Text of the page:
When Jacqueline Sparks, professor of human development and family studies, published “The Norway Couple Project: Lessons Learned” in the Journal of Marital and Family Therapy in 2015, she hoped the article would bridge a longstanding divide in psychotherapy.
“There’s been a cutoff between researchers and clinicians because research articles do not always translate findings in a way that resonates with clinicians,” she said. She sought to close that gap with her piece and did just that, distilling research into actionable take-home messages and earning the journal’s award for Best Article of the Year.
Sparks analyzed therapy feedback and monitoring data from The Norway Couple Project—the largest couple trial to date—and four related studies. Sparks examined the value of the Partners for Change Outcome Management System, a feedback and monitoring tool that measures client perceptions at the start of a session (personal well-being, close relationships, school-work-friendships, overall well-being) and the client’s appraisal of the session at its close (relationship with therapist, goals, therapist’s approach, overall perception). In a matter of seconds, clients use iPads to provide feedback that is immediately tallied, alerting clients and clinicians if the responses indicate therapy is not progressing. “The system is designed to give clients a voice,” she said. “What is so elegant about this system is that it doesn’t require clinicians to learn a new therapeutic approach, but it can help their therapy produce a better outcome.”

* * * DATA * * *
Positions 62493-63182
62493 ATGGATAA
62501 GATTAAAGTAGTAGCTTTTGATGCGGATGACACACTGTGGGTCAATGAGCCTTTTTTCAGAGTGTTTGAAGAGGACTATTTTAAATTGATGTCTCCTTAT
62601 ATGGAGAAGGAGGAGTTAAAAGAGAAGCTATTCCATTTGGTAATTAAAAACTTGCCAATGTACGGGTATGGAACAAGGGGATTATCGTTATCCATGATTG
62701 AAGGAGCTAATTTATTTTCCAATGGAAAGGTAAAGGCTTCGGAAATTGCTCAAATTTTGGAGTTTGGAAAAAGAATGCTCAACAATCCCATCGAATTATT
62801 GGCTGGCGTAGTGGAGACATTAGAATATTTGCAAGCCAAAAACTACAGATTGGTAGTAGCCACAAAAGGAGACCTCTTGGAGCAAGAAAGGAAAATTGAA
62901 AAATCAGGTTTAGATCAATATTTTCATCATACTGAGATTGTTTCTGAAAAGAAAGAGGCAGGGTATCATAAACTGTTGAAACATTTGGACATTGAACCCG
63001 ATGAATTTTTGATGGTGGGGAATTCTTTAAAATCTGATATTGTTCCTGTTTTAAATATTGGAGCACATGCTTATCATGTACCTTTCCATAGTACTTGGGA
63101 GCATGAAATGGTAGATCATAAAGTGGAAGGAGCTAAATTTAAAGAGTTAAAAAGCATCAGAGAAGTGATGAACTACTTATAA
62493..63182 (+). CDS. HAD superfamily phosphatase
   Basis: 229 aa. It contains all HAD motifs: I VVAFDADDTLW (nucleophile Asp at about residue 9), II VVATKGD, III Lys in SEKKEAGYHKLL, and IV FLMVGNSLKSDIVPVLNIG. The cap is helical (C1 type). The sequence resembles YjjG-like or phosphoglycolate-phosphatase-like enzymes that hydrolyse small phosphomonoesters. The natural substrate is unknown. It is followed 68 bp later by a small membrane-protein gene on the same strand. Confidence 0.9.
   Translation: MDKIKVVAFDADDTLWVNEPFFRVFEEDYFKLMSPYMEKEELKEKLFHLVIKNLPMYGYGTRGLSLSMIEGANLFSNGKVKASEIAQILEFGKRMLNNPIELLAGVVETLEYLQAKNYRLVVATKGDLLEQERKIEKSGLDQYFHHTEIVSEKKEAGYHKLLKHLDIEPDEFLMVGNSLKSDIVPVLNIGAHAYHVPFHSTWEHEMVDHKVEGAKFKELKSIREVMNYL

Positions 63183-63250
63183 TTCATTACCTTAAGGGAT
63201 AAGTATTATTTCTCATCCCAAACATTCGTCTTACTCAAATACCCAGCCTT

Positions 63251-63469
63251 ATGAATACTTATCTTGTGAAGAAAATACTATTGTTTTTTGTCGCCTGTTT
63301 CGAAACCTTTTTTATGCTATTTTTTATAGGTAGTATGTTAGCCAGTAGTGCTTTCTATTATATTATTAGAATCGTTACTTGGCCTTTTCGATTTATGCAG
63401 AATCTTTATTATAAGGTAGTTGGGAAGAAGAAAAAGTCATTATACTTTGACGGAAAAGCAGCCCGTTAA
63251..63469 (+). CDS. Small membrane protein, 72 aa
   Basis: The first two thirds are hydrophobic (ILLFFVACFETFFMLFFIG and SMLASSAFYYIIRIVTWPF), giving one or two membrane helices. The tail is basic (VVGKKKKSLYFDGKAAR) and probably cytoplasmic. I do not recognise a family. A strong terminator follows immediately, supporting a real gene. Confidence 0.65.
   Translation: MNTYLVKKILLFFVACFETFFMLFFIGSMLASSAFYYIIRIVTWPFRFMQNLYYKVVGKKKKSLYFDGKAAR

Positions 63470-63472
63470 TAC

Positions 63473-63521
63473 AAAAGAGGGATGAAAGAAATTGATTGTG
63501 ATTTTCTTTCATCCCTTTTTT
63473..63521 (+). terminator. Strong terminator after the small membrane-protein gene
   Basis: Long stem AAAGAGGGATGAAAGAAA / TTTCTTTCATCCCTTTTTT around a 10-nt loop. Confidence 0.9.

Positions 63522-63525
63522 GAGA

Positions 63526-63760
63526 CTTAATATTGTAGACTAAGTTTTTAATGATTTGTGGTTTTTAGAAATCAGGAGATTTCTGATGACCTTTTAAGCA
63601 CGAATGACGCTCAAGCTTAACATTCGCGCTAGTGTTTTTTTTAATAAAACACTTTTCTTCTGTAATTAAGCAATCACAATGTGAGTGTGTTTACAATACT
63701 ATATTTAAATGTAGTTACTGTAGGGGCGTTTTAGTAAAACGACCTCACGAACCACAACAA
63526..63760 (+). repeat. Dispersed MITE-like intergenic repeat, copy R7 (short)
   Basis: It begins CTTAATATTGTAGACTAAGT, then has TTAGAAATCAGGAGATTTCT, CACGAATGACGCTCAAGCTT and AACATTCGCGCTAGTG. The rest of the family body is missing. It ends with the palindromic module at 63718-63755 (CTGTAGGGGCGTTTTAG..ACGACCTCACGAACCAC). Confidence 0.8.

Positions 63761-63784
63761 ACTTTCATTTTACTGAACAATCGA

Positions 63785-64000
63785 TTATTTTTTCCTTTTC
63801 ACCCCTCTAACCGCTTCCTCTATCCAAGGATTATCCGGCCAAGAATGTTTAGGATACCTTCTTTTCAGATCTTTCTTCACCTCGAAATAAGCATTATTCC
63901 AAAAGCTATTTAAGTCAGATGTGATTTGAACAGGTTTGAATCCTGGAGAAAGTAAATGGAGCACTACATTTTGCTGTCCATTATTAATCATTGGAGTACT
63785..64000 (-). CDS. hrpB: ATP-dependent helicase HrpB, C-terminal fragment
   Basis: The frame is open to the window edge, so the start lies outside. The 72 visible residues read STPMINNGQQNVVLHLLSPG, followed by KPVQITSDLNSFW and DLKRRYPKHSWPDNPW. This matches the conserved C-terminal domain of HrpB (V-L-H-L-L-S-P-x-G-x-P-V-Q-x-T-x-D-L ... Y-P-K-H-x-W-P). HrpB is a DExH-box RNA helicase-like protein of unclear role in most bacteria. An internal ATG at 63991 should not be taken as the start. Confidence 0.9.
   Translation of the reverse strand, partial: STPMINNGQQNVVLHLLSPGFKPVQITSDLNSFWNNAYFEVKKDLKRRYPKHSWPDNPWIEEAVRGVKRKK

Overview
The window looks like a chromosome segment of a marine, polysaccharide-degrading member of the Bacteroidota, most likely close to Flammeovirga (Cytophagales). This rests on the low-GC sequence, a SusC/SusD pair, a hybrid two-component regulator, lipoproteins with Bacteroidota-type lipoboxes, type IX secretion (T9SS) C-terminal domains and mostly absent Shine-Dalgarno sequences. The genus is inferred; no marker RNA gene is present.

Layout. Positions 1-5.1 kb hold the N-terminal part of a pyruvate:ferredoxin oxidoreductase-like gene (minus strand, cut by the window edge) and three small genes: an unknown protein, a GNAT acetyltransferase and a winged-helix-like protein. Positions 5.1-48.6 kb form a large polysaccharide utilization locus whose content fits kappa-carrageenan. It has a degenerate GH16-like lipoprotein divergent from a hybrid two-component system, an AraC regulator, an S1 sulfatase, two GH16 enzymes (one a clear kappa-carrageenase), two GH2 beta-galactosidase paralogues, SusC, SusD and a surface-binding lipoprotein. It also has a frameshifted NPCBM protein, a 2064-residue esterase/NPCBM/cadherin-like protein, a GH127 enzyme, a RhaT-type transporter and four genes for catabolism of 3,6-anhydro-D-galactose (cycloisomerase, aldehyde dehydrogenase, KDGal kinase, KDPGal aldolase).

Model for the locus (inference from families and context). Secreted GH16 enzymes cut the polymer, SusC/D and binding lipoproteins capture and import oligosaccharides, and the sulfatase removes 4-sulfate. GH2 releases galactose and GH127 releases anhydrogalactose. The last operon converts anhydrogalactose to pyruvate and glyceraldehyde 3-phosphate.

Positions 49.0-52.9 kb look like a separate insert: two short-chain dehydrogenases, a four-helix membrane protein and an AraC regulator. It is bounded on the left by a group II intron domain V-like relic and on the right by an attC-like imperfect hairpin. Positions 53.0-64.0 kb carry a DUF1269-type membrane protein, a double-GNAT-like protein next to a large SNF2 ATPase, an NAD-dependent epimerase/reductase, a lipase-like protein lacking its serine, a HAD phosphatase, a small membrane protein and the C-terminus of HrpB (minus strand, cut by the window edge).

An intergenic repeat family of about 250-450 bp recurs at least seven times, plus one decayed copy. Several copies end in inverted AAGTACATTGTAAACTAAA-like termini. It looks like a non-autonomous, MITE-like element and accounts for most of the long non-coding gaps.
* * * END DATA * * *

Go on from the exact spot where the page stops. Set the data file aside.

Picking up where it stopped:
And better outcomes are what it is all about. Sparks said the evidence is convincing: five studies have proven the system’s effectiveness in a variety of settings. She teaches the method to her graduate students and hopes her work encourages them to realize that research can help them become better therapists.